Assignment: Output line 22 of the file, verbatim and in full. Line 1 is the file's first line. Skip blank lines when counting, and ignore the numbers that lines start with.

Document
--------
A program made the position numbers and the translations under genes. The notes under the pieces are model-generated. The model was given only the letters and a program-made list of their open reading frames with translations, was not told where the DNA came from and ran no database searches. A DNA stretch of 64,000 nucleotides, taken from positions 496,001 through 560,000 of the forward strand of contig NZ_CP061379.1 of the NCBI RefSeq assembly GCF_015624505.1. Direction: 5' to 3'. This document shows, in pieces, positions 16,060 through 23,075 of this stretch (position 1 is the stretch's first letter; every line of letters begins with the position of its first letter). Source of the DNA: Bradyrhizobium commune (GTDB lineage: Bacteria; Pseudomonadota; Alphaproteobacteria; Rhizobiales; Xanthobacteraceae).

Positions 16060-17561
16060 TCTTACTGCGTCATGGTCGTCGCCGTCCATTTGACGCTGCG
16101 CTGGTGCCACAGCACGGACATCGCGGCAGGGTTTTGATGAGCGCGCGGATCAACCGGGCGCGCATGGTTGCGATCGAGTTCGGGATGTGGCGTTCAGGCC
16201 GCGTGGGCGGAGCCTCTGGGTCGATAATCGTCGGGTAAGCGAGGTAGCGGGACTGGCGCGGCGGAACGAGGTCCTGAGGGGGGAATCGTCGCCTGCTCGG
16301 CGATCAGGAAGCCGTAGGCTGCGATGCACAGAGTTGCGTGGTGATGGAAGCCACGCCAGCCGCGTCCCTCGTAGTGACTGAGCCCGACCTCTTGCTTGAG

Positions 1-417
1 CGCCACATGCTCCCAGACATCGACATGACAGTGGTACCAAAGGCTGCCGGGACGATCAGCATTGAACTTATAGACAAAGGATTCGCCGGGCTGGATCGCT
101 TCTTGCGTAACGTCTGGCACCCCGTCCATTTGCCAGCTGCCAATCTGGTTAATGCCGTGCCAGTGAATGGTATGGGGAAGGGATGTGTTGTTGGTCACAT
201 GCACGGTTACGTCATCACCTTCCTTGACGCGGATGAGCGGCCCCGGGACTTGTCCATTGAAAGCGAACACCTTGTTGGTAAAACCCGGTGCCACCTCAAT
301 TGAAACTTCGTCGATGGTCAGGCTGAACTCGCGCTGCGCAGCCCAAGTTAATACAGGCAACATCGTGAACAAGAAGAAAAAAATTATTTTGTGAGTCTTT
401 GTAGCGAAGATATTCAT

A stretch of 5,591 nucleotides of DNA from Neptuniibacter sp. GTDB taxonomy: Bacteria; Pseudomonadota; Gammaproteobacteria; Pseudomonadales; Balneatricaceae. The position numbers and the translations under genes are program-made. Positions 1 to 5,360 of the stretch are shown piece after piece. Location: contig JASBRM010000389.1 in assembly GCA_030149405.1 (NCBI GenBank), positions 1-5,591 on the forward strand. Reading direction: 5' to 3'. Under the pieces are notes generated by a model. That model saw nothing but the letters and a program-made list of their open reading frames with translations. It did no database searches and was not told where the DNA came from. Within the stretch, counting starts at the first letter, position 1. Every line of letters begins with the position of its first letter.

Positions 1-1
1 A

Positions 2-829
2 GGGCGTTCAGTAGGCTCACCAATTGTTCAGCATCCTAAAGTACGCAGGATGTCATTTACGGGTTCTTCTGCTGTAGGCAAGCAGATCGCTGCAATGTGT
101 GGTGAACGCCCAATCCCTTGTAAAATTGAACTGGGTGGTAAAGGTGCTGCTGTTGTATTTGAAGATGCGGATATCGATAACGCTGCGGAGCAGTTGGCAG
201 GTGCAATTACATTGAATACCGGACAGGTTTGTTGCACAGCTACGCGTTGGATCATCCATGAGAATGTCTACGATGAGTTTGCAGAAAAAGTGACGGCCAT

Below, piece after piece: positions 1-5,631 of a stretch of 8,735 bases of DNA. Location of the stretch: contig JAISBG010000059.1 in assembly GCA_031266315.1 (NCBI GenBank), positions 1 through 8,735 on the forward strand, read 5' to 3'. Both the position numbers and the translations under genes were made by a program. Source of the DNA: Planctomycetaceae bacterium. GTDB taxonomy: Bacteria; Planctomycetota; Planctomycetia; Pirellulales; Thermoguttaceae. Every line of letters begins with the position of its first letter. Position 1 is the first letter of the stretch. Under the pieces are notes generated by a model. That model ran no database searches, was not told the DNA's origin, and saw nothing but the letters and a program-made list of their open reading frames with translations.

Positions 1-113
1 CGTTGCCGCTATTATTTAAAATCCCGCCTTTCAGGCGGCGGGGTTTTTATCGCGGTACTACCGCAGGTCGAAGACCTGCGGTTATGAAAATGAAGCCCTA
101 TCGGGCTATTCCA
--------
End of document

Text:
1 CGTTGCCGCTATTATTTAAAATCCCGCCTTTCAGGCGGCGGGGTTTTTATCGCGGTACTACCGCAGGTCGAAGACCTGCGGTTATGAAAATGAAGCCCTA